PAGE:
With the warm weather upon us, many homeowners are looking forward to working outside gardening and landscaping. But, did you know you can increase your home’s curb appeal and energy efficiency by strategically planting shade plants or pruning your current landscaping?
Trim the Trees
Unruly branches on large trees may be preventing a breeze from entering your home. By pruning the branches of the tree as to not obstruct the windows of your home, you can open up the space to allow a welcoming breeze that may help you save money on your energy costs. Placing shrubs under windows also allows the air flow to move upwards and into your window.
The more shade, the cooler the home
Trees and scrubs shade your home thus slowing the home’s heat absorption rate. This will naturally make your home cooler during the summer months, saving you money on energy costs. To maximize effectiveness, examine your home and see which sides of the home get direct sunlight or what areas are affected by the late-morning/early afternoon sun, which is when the rays are strongest. By planting the trees and shrubs in this area, you can assure you are getting the most bang for your buck as shaded air is about 6% cooler than air in direct sunlight.
Another item to consider is the type of tree or shrub you want to plant. If you want to shade the roof, planting a tree with a large canopy is best but will take a while to grow to the height needed. However, if you want to shade the lower portion of the home, planting a tree that grows quickly will allow you to start reaping the energy savings sooner. Vines and ivy also cool down your walls by creating a natural canopy. Just be careful not to plant trees and scrubs too close to the house- you want to give the tree enough room for root growth as to not damage the home’s foundation in the future. Just be sure to read up on which plants and trees thrive in your location and soil.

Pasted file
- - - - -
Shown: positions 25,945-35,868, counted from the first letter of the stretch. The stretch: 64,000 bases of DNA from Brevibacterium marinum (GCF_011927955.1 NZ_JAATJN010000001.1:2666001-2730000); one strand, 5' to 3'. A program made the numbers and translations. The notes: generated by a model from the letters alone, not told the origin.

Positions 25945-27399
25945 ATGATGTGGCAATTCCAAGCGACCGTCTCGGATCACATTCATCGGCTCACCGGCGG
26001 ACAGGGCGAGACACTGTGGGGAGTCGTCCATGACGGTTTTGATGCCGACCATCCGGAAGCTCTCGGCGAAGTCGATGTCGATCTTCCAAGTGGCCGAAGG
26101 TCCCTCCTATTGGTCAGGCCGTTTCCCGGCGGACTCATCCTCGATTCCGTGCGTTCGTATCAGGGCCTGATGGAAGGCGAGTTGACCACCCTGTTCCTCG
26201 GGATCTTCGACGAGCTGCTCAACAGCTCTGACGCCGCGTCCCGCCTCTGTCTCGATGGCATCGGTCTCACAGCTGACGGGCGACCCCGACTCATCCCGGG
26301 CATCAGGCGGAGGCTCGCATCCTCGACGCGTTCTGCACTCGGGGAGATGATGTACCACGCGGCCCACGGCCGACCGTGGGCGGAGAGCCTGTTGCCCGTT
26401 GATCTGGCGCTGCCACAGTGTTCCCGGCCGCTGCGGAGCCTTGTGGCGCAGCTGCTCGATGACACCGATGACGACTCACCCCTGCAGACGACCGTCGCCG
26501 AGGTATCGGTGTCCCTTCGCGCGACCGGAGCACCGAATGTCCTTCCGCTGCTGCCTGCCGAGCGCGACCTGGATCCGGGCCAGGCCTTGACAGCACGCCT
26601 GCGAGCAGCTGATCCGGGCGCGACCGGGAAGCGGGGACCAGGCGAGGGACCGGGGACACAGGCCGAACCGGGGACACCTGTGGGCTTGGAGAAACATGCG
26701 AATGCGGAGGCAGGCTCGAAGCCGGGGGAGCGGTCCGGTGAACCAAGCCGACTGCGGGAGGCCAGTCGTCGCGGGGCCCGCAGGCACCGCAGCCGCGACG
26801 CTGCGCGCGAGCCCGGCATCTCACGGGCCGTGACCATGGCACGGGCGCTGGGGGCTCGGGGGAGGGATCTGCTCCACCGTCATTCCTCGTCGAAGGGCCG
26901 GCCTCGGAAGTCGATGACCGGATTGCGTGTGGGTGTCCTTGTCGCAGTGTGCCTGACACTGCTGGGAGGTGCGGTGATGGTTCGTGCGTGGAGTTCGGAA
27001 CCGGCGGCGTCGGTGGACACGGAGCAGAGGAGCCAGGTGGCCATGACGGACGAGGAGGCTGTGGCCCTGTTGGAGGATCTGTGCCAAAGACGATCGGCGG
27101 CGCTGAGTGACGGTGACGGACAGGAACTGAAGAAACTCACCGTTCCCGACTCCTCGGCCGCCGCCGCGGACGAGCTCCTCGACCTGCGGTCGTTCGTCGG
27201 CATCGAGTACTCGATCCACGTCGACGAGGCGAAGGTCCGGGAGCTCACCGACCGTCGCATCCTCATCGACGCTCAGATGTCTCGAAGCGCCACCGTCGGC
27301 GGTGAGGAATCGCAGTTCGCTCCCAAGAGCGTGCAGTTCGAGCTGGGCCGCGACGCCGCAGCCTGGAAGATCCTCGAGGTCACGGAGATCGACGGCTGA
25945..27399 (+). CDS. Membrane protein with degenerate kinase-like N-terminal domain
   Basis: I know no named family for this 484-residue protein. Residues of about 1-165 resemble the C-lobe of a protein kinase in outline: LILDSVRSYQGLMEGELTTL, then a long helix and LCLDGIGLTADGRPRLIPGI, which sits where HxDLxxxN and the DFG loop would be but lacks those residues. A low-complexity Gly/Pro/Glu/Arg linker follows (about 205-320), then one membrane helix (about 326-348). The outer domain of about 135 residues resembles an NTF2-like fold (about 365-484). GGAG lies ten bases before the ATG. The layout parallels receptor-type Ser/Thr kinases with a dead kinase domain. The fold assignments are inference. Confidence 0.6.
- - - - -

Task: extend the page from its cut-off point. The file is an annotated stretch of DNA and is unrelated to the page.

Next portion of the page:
Enhance your cooling technology
By surrounding the outdoor air conditioning unit with plants, you can save up to 10% on your energy costs. Plants help offset the energy exerted by the unit during the hot summer months work that the unit Just be careful not to create a natural wall that may block the unit from getting the air it needs to perform. Leaving about 2 feet around and five feet above the unit should be sufficient. If you have a window air conditioning unit, place it on the north side of your home, which typically receives the least sun.
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